[For the record, I don't use marijuana. I've never even tried it. I have no personal axe to grind here. I simply believe this is a badly-written initiative that will set some disturbing precedents if it's passed.]
Here's the headline: "This measure would license and regulate marijuana production, distribution, and possession for persons over twenty-one; remove state-law criminal and civil penalties for activities that it authorizes; tax marijuana sales; and earmark marijuana-related revenues."
I was frankly appalled when I read the statement explaining the effect of this measure if approved. If you don't have the time to read the whole thing, please read the "Argument Against" following the Explanatory Statement in your Voter's Pamphlet. It does a good job of summarizing the numerous red flags in this measure; among others, the one detailing the changes to the present DUI laws. And at the very end of the explanatory statement, hanging out there with no additional information, is this amazing sentence: "Federal marijuana law could still be enforced in Washington."
Huh? So, let's say this initiative passes. If you're over 21, you can now legally buy and use marijuana (although you can only buy it from a state-licensed producer, processor or retailer). But wait! Start getting used to looking over your shoulder, because the Feds could swoop in at any time and charge you with a felony. The "Argument Against" further explains that "[I-502] conflicts with federal law, voiding the possibility of any newly-generated tax revenue."
Supposedly the money to pay for the additional administrative costs involved in processing license fees, taxes and penalties will come from these revenues themselves (you know, the ones that are void under federal law). However, in "License Revenue Assumptions", we read: "We lack sufficient data to estimate the number of marijuana producers and marijuana processors who will apply for a license." In other words, the best they can do is guess.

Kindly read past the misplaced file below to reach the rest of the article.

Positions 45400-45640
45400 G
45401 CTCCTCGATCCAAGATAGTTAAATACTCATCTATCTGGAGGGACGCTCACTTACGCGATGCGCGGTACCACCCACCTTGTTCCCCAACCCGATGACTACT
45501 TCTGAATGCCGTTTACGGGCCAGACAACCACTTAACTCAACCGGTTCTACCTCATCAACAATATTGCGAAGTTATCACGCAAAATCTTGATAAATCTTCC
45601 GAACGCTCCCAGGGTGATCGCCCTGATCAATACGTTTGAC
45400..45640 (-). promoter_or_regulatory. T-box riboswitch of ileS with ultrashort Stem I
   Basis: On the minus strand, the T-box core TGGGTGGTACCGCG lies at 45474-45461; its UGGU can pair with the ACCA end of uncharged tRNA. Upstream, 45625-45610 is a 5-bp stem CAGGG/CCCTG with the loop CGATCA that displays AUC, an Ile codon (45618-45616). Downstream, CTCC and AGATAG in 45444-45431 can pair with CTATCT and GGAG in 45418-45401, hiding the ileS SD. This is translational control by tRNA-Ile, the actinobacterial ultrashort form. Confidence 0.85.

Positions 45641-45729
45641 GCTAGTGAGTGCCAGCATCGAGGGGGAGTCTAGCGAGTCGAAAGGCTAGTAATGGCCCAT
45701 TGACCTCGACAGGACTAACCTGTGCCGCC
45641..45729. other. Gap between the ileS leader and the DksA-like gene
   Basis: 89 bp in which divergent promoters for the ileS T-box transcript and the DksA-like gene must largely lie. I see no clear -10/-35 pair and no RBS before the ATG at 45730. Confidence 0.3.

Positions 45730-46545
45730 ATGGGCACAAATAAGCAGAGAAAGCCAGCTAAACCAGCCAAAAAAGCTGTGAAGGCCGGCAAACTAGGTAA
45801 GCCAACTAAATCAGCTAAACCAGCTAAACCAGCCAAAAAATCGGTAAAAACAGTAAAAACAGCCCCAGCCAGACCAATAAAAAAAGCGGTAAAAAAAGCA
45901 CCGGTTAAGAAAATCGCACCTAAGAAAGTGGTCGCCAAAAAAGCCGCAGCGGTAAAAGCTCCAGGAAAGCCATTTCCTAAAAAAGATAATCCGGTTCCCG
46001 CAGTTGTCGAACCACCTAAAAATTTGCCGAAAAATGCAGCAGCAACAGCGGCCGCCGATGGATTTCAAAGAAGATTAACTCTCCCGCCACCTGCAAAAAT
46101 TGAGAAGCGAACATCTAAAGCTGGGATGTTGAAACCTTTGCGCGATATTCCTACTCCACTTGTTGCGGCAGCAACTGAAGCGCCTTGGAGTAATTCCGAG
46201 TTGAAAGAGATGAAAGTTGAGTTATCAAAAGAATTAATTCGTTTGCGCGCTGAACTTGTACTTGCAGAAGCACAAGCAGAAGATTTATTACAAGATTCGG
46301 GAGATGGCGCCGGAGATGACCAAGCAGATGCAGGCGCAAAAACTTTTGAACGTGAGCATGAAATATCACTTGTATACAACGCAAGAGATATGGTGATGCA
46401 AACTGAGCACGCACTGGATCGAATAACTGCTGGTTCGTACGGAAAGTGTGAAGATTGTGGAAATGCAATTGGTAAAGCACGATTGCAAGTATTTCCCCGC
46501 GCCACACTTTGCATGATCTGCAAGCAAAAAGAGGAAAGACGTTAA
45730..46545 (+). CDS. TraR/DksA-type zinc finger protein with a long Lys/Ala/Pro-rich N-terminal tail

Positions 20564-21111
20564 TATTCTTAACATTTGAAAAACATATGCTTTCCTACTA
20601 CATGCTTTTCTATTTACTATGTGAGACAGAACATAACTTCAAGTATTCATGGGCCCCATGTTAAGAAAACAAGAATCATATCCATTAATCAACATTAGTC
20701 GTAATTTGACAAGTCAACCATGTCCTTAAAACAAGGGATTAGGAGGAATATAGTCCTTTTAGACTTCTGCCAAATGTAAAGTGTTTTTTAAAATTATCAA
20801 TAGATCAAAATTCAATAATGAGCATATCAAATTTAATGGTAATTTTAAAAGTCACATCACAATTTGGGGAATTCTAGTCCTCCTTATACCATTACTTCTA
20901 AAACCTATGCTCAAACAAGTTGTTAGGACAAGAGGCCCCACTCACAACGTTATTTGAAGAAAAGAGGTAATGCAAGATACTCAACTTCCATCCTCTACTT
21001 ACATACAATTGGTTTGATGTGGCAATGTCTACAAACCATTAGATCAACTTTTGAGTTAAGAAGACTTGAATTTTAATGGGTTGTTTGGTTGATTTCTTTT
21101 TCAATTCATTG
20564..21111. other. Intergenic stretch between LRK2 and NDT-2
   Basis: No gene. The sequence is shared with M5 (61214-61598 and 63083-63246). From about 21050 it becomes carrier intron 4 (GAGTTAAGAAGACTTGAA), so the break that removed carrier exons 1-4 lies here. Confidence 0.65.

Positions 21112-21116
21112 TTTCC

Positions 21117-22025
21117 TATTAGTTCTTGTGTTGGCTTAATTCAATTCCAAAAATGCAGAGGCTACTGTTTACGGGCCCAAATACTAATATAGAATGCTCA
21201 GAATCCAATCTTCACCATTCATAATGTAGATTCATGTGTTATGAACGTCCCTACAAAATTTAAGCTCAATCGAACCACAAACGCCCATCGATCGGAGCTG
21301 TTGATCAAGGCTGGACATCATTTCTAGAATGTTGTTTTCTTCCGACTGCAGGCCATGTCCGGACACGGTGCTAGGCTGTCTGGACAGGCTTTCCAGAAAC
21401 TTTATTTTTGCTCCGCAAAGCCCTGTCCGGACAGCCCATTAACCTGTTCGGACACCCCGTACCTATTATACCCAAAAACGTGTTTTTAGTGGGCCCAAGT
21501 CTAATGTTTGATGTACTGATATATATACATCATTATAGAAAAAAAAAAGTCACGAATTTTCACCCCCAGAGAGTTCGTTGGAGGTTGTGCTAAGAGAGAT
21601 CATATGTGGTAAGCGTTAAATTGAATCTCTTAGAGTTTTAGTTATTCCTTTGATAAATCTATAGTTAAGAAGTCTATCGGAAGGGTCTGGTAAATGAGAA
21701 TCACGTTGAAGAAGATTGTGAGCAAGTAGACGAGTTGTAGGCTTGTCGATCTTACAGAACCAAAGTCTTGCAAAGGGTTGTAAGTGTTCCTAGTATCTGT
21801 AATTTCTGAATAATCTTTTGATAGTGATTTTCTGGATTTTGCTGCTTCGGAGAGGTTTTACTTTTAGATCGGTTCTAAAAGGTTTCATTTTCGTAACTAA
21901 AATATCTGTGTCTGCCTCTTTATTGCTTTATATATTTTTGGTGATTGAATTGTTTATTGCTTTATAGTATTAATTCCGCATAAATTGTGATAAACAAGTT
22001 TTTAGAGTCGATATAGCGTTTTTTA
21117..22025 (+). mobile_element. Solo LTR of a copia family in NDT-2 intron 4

There's a lot more to I-502, and the other issues up for consideration on the November 6 ballot. I believe that voting is a privilege as well as our right in this country, and privileges come with responsibilities. Who or what you vote for is up to you. Whichever way you vote on I-502, for example, please consider carefully exactly why you're voting that way.
What if voters had to pass a test before each election, to show that they understand what they're voting for or against? Realistically, many people simply don't have the time to read the entire text of proposed laws (the text of I-502 goes on, in small print, for over 17 pages). Here's an idea: Turn off your TV. Turn off your iPhone. Pick up the Voter's Pamphlet. If you want to know what you're really voting for or against, you'll have to put in some effort.
As I said, my intent is not to persuade you to vote one way or another on I-502 or any other issue or candidate. As a society, we are far too easily influenced by advertising, even when it comes to issues of civil rights and personal privacy. I'm suggesting we shut out the noise for a minute, and think for ourselves. It's our responsibility.